'Re-wilded'— Transforming Massachusetts Cranberry Bogs Back Into Wetlands
As the Massachusetts Division of Ecological Restoration’s Cranberry Bog Program released its report this month recounting a decade of restoring former cranberry bogs to wetlands, project research hydrogeologist Christine Hatch and her University of Massachusetts Amherst students are poised to continue collecting data and monitoring the “re-wilded” ecosystems’ progress for years to come.
Students Alyssa Chase, Jeron LeBlanc and Lyn Watts measure soil moisture along a transect above fiber optic cables at Foothills Preserve, Plymouth, Mass. Photo courtesy: UMass Amherst/Hatch lab
The report was prepared by the Living Observatory, a public interest learning community founded in 2011 to communicate to the public as stages of stream and wetland restoration were completed at a former family-owned cranberry bog, Tidmarsh Farms. It is the largest freshwater ecological restoration ever completed in the Northeast, according to project partner MassAudubon, which created Tidmarsh Wildlife Sanctuary from the eastern part of the 600-acre farm.
Restoration of the western section of the property, now owned by the Town of Plymouth and known as “Foothills Preserve,” is expected to be complete in January, Hatch points out. “The whole process of transforming Foothills back into a wetland has taken a full calendar year.”
She adds, “Wetlands don’t form by accident, they form in the presence of very specific geologic constraints. We are exploring techniques and best practices to identify what works in order to turn cranberry bogs back into wetlands. It’s very exciting to see the transformation.”
Hatch and her students spent the field season just ended – and several before that – locating cold, fresh groundwater and installing water and temperature sensors as four project bogs were reclaimed. The sensors will feed data to Hatch and other scientists who continue research on soil moisture, hydrology, geology and the interaction of surface and groundwater, among other things. One goal is to develop a set of best practices for site evaluation and restoration for future projects, she says.
“Wetlands don’t form by accident, they form in the presence of very specific geologic constraints. We are exploring techniques and best practices to identify what works in order to turn cranberry bogs back into wetlands. It’s very exciting to see the transformation,” says Hatch.
Restoration leaders have taken results from Hatch and other researchers including fellow UMass Amherst hydrogeologist David Boutt plus researchers at Mount Holyoke College, UMass Boston, Bridgewater State, MIT and Woodwell Climate Research Center, among others. They study soil microbes, vegetation, water chemistry, wetland soil formation and function, invertebrates, wildlife and more. Results provide “a complete vision of the landscape transformations that can occur in these systems,” Hatch points out.
As the Living Observatory explains, “The findings, many of which are described here for the first time, will help shape future projects. The report concludes with a proposal for a standard monitoring approach for new restoration sites, as well as topics for further research.” The state and its partners hope to eventually restore 900 acres of wetland and to permanently protect 1,800 acres.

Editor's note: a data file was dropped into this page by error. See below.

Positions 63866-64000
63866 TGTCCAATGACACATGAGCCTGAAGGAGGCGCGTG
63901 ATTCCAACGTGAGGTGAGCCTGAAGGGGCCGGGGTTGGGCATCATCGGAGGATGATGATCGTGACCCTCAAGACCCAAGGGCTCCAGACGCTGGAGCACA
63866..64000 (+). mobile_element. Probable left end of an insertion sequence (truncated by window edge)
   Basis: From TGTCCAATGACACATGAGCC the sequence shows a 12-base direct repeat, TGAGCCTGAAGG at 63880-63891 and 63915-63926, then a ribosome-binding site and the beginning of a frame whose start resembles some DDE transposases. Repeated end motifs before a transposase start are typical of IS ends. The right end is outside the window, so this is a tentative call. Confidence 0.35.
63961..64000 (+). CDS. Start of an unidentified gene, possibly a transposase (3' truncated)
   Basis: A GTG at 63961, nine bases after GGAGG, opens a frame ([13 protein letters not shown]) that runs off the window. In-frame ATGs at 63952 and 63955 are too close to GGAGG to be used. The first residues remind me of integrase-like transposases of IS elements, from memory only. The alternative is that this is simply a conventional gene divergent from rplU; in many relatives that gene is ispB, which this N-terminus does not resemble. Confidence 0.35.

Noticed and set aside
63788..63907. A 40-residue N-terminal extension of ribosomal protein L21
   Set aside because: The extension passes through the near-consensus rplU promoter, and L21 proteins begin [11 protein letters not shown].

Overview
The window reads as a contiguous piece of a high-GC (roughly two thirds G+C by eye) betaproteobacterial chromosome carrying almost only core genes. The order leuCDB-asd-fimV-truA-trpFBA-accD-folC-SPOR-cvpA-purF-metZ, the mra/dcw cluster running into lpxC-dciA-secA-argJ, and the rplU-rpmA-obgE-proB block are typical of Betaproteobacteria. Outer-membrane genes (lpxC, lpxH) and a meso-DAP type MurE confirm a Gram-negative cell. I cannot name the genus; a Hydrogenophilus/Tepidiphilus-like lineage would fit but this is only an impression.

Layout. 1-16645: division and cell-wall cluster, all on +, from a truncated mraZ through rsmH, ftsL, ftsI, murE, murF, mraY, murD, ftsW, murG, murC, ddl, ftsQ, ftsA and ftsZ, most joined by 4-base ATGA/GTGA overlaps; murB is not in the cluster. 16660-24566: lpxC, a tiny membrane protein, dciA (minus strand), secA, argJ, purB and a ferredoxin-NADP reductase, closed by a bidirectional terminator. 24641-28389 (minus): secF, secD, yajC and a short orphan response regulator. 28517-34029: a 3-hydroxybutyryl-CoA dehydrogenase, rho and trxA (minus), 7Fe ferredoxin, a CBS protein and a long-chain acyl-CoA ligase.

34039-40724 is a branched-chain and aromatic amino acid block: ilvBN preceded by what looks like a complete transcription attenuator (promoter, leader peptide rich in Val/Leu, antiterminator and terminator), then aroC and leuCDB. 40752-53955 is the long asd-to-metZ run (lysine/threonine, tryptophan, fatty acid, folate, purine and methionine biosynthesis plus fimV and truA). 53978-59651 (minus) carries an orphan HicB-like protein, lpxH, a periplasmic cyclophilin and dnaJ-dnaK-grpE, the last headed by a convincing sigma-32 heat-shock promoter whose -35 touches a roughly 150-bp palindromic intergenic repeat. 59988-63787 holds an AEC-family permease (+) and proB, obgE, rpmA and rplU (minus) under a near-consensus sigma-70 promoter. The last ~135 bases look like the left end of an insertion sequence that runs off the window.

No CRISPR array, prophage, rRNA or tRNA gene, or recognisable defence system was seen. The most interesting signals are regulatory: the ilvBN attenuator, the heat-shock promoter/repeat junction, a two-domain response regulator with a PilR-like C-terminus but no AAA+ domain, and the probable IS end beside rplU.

Hatch says, “Wetlands are slow – they sit around and accumulate organic muck, which takes time. They have rough terrain with micro-topography – hummocks with their own micro-climates that the cranberry growers had flattened and taken away. It is a complicated process to restore those ecozones.” For example, cranberry growers used a system of berms and ditches dug into the peat where they could float berries at harvest time, and they applied sand to control pests and anchor the plants.
“Bulldozers with balloon tires start at one end and work their way across the site, undoing over a century of human land use. These interventions give the area a ‘jump start’ of about a hundred years toward recovery by filling ditches, making stream channels longer and more complex, and adding hummocks back in,” Hatch says.
“Foothills already has the right mix of soils, and we expect the long-dormant wetland plant seeds to come bursting back to life in the spring, followed by reptiles, amphibians and birds – the whole community.”
“What’s exciting right now for me and my students is creating experimental microtopography to test how water moves through these sites and cataloging what creatures and plants have returned,” she adds. “We have some initial observations that these techniques work, but this will be the first formal, large-scale controlled experiment with observations before and after, as well as above and below the ground over time.”
In addition to UMass Amherst and the state’s ecological restoration division, contributing researchers came from dozens of other institutions, volunteers, conservation organizations and state and federal agencies including the Massachusetts Environmental Trust, the Gulf of Maine Council on Marine Environment, the Manomet Center for Conservation Science, The Nature Conservancy, MassWildlife and Ducks Unlimited.